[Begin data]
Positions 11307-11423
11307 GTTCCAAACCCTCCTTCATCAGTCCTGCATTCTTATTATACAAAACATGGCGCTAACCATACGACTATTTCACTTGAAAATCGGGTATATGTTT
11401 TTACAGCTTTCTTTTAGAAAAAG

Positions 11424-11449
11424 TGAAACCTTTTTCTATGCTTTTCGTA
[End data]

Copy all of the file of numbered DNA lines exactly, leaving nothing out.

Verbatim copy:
Positions 11307-11423
11307 GTTCCAAACCCTCCTTCATCAGTCCTGCATTCTTATTATACAAAACATGGCGCTAACCATACGACTATTTCACTTGAAAATCGGGTATATGTTT
11401 TTACAGCTTTCTTTTAGAAAAAG

Positions 11424-11449
11424 TGAAACCTTTTTCTATGCTTTTCGTA